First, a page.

Nissan Leaf crashes :Is self-driving tech in existing transportation a threat?

Nissan Leaf

A Nissan Leaf car crashed in downtown San Francisco on January 8 while testing the add-on self-driving technology. But according to the report of the California Department of Motor Vehicles, the human driver was responsible for the accident.

While Cruise Automation was testing the Nissan leaf, which was customized by adding the aftermarket self-driving tech, it suddenly had a problem with lane tracking. It was going to the left and then the right, literally drifting. Under the circumstances, the human driver took control of the car, but the car hit another Toyota Prius which was parked there. The DMV report says no cars were severely damaged and there were no injuries.

Self-driving cars are slowly becoming a reality, not a prototype anymore. People seem to be attracted to this new technology, which is delivering by manufacturers like GM, Volvo, Nissan, Tesla, etc.,but, adding this technology toan existing, traditional vehicle—that’s a new one. Internet and robotics expert Kyle Vogt, who is the founder of Cruise, is providing this facility through his company. It actually adds   rooftop-mounted sensors, a computer, and actuators to the car that control the steering wheel and pedals.

This particular accident has given rise to the doubt over the subject of the complex relation between human and machine when driving such vehicles. Furthermore, this incident is clearly stating that this technology of adding self-driving capabilities to manual transportation is very complicated.

Automakers have been working on self-driven cars since the 1950s but achieved real success in 1980s with the rise in portable computing power, and since then, there was no stop. Today, companies like Volvo, Nissan, Mercedes-Benz, etc. are committed to giving the consumers a fully autonomous car, and hence, tests are being performed more frequently. While nothing’s impossible, there are certain difficulties in acquiring the dream for these people, and they are dealing with various social, psychological, moral, anthropological, and infrastructural dilemmas and constantly finding solutions.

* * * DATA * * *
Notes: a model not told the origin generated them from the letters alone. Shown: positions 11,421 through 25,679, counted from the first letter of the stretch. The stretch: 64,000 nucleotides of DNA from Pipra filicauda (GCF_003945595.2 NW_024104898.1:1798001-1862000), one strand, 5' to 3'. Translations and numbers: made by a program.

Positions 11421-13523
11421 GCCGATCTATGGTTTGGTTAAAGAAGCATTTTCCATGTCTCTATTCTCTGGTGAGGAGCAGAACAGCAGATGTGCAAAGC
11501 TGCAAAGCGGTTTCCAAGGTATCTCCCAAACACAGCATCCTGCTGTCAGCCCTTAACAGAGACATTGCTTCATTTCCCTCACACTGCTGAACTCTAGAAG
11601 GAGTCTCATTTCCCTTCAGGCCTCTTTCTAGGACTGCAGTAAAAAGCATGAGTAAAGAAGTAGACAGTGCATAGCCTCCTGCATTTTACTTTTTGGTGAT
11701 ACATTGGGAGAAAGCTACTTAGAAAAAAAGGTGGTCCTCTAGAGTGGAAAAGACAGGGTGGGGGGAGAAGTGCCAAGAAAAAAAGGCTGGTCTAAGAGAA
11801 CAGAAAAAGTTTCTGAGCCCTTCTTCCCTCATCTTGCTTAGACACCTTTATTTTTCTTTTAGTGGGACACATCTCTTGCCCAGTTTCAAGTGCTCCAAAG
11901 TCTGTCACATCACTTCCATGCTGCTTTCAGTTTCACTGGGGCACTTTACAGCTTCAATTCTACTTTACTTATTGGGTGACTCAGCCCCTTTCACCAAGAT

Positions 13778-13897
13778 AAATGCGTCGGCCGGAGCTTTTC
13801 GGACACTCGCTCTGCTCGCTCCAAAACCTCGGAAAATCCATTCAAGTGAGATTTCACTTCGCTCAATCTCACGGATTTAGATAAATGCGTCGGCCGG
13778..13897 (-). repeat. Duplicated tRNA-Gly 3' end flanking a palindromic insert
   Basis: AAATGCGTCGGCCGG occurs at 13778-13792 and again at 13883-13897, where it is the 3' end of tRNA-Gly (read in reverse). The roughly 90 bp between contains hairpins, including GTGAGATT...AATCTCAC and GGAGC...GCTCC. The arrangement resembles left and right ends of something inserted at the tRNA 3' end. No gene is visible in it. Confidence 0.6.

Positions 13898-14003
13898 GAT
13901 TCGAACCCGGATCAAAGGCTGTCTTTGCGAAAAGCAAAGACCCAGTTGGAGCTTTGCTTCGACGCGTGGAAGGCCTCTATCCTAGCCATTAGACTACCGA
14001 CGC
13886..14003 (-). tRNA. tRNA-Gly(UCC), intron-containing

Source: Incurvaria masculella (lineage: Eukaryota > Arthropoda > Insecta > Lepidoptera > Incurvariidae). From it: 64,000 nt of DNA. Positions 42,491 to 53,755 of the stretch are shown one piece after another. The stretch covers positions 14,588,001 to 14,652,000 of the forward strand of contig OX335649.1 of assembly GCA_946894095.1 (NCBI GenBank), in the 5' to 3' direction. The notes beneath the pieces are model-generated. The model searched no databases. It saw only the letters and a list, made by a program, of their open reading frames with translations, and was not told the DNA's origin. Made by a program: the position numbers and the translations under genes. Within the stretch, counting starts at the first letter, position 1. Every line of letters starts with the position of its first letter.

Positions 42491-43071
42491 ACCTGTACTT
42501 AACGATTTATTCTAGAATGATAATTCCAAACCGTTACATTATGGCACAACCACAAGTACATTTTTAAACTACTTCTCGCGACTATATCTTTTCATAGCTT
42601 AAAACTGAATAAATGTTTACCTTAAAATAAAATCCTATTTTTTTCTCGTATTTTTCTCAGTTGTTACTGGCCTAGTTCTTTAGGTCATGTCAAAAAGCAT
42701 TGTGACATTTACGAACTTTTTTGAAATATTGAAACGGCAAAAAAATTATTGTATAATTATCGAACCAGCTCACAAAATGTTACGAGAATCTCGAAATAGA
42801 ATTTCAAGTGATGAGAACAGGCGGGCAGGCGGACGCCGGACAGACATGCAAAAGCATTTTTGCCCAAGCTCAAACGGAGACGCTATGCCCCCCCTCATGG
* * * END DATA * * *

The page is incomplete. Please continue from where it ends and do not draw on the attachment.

Consumers most likely cannot put their trust on a fully autonomous vehicle, and that is why this tech of providing self-driving amenity along with manual takeover could be the perfect solution. But people are asking whether auto-driven cars are more prone to crashing or not.

According to a study by Virginia Tech Transportation Institute (VTTI), self-driving cars do not have higher rates of crashes compared to traditional vehicles, but as these vehicles are still under examination, it is not possible to sum up the result with strong confidence.

According to Detroit, the Obama administration is ready to give a 10-year $4 billion investment to kick-start the development of auto-driven technology. They proposed it on Thursday with the hopes of one day eliminating roadway deaths.

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